Southerners pay tribute to rapso pioneer Bro Resistance

FILE PHOTO: Lutalo “Brother Resistance” Masimba, right, in deep conversation with Michael Alfonso back in December 2016. Masimba died on Tuesday. -
FILE PHOTO: Lutalo “Brother Resistance” Masimba, right, in deep conversation with Michael Alfonso back in December 2016. Masimba died on Tuesday. -

SOUTHERNERS from politicians to performers alike have all joined in mourning the passing of rapso pioneer Lutalo "Brother Resistance" Masimba.

Masimba lost his battle with cancer, one he was silently fighting, at the West Shore Medical Private Hospital on Tuesday night. He was 67.

San Fernando mayor Junia Regrello, Opposition Leader Kamla Persad-Bissessar, Political Leader of the Movement for Social Justice (MSJ) David Abdulah were all generous with their compliments and memories of the late president of the Trinbago Unified Calypso Organisation (TUCO).

Regrello said the simplicity and humility of this great intellect were among his most endearing qualities.

“My first experience with him was back in the 1990’s when I was responsible for a group that travelled to Italy, Rome. He and I sat next to each other for the long flight, so we had a lot of time to chat and gain an insight into his depth, thoughts and perspective on the arts in particular.

“What impressed me most about him was his simplicity and humility. Looking at him, one could not tell he was a university graduate. He did not pretend.”

Regrello recalled as Masimba made his way to the stage, before Charlie’s Roots, featuring David Rudder and Chris “Tambu” Herbert, he asked one of the stage hands how to say raise your hands in their native language.

“The guy told him and he came on stage with his long locks, ringing his bell and took the microphone and used the Italian words for raise your hands. About 60 to 80,000 persons just raised their hands and went wild as the ringing bell resonated throughout the auditorium.”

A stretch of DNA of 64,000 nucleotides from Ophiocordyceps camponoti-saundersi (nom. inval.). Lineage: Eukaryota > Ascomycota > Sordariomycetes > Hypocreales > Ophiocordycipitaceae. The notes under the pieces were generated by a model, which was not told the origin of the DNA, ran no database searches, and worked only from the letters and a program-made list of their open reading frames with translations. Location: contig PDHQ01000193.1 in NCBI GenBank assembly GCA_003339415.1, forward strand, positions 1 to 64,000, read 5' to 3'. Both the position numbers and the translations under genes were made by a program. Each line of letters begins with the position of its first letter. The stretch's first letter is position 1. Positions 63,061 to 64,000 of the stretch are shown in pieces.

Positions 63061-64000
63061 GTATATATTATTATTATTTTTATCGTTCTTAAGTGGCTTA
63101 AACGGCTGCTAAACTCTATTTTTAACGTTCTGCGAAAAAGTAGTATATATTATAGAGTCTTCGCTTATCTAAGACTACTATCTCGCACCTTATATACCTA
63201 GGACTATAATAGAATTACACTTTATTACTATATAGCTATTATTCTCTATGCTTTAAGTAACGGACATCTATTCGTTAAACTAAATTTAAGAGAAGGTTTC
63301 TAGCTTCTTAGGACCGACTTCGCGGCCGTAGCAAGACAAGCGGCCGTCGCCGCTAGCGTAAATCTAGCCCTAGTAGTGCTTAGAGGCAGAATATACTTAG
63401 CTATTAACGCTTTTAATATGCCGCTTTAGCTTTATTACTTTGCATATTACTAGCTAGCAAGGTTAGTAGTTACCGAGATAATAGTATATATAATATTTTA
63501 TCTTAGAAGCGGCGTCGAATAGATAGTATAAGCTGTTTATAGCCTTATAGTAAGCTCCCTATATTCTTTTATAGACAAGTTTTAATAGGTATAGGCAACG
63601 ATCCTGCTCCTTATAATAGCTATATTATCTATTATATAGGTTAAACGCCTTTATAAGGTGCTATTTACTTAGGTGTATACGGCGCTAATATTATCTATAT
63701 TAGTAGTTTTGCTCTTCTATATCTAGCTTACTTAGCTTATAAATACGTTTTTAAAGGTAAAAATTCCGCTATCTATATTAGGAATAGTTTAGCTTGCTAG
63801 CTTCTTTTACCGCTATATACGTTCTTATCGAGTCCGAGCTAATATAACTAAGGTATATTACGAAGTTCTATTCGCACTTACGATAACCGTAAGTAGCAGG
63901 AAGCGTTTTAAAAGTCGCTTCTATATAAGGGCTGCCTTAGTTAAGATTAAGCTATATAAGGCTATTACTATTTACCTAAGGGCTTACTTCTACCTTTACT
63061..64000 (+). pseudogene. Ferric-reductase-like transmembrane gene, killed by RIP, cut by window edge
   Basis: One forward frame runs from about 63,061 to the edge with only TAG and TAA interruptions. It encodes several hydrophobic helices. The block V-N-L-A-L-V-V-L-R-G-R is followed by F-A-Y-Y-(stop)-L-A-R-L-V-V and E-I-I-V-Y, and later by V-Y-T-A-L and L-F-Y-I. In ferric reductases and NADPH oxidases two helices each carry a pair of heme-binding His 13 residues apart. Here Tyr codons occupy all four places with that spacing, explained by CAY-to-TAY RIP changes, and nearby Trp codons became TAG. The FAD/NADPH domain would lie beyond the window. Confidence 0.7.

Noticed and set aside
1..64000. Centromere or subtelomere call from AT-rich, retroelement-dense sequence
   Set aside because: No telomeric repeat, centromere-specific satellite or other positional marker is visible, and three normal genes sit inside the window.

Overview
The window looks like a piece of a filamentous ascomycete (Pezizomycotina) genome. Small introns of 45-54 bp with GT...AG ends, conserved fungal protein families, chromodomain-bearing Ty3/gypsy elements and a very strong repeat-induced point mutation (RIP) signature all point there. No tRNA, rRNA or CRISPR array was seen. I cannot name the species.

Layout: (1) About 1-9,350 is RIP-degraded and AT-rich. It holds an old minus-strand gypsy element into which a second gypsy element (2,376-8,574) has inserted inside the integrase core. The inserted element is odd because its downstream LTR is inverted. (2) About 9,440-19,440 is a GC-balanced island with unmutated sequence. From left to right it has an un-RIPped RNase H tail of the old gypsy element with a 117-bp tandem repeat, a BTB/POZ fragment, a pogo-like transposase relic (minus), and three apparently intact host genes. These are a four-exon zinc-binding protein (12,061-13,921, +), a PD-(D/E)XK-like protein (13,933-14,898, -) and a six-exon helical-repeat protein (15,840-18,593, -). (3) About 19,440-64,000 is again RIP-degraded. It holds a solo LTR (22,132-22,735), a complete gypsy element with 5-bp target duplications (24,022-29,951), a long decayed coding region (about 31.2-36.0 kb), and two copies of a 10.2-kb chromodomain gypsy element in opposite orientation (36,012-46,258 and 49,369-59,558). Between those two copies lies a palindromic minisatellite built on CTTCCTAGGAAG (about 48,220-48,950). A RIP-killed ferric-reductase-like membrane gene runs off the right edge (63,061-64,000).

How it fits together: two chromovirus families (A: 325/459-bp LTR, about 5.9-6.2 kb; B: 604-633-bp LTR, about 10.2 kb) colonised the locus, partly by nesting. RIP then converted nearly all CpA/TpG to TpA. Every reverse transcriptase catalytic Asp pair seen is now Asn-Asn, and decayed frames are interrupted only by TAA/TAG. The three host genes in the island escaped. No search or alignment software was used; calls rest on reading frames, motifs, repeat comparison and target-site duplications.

“His charisma on stage his personality in advocating for the rapso art form, taking over from where Lancelot Layne left off and breaking barriers and treating the system with conscious music – basic poetry in calypso form, speaking about daily lives of our people in a very Trinidadian way, it was transformation we needed at the right time.

"I will really miss him, miss his personality, his stories his presence and his commitment. His epitaph should read, ‘here lies a conscious man’ in the true sense of the word.

Abdulah said he knew Masimba from his very early days when he left the Central Bank to study at the University of the West Indies.

“In those days, Resistance was Roy Lewis. He and “Slinger” were a duo, doing rapso. Resistance was a powerful voice for justice as he rang the bell for freedom.

“We shall miss his performances on the Fyzabad stage on June 19, Labour Day. I thank him for the music, the words and the vibrations. Rest in peace my brother.”

Southex and Chutney/Soca promoter George Singh said “Lutalo was one of the gentlemen of the music industry. He fought for the development of culture in TT. He was well-respected and well-liked. He will be truly missed.”

Ras Kommanda (Steve Pascall) former TUCO PRO, said a great son has transitioned.

“Lutalo Masimba was a fighter, a man who always tried to instil in his membership that wherever there is a will there must be a way, Government subvention or not. He was truly an exceptional artiste, an inspirational leader and was considered the King of Rapso Music, an art form they can lay claim as the pioneers for over four decades and more.”


"Southerners pay tribute to rapso pioneer Bro Resistance"

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